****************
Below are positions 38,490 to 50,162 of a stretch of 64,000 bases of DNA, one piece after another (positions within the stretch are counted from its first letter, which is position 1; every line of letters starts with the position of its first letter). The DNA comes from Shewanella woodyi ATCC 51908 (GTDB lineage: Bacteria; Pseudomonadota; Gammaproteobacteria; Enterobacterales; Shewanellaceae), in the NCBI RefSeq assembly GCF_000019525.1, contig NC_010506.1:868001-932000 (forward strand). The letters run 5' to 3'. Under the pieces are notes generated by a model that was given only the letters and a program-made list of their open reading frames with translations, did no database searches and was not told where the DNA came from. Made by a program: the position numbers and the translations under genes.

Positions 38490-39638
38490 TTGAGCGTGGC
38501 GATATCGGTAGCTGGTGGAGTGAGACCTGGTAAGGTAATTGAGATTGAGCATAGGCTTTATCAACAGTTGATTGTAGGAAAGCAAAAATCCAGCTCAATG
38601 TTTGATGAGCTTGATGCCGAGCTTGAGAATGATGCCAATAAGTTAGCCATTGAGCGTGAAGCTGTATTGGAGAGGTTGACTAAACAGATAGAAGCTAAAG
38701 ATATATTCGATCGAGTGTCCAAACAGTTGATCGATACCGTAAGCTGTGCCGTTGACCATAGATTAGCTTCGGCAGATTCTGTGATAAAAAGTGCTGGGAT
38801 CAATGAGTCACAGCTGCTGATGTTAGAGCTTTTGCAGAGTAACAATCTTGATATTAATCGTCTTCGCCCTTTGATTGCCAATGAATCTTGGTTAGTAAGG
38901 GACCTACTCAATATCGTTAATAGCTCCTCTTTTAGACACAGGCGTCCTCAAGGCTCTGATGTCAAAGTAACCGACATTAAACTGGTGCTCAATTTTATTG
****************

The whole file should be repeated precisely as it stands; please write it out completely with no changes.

Below are positions 38,490 to 50,162 of a stretch of 64,000 bases of DNA, one piece after another (positions within the stretch are counted from its first letter, which is position 1; every line of letters starts with the position of its first letter). The DNA comes from Shewanella woodyi ATCC 51908 (GTDB lineage: Bacteria; Pseudomonadota; Gammaproteobacteria; Enterobacterales; Shewanellaceae), in the NCBI RefSeq assembly GCF_000019525.1, contig NC_010506.1:868001-932000 (forward strand). The letters run 5' to 3'. Under the pieces are notes generated by a model that was given only the letters and a program-made list of their open reading frames with translations, did no database searches and was not told where the DNA came from. Made by a program: the position numbers and the translations under genes.

Positions 38490-39638
38490 TTGAGCGTGGC
38501 GATATCGGTAGCTGGTGGAGTGAGACCTGGTAAGGTAATTGAGATTGAGCATAGGCTTTATCAACAGTTGATTGTAGGAAAGCAAAAATCCAGCTCAATG
38601 TTTGATGAGCTTGATGCCGAGCTTGAGAATGATGCCAATAAGTTAGCCATTGAGCGTGAAGCTGTATTGGAGAGGTTGACTAAACAGATAGAAGCTAAAG
38701 ATATATTCGATCGAGTGTCCAAACAGTTGATCGATACCGTAAGCTGTGCCGTTGACCATAGATTAGCTTCGGCAGATTCTGTGATAAAAAGTGCTGGGAT
38801 CAATGAGTCACAGCTGCTGATGTTAGAGCTTTTGCAGAGTAACAATCTTGATATTAATCGTCTTCGCCCTTTGATTGCCAATGAATCTTGGTTAGTAAGG
38901 GACCTACTCAATATCGTTAATAGCTCCTCTTTTAGACACAGGCGTCCTCAAGGCTCTGATGTCAAAGTAACCGACATTAAACTGGTGCTCAATTTTATTG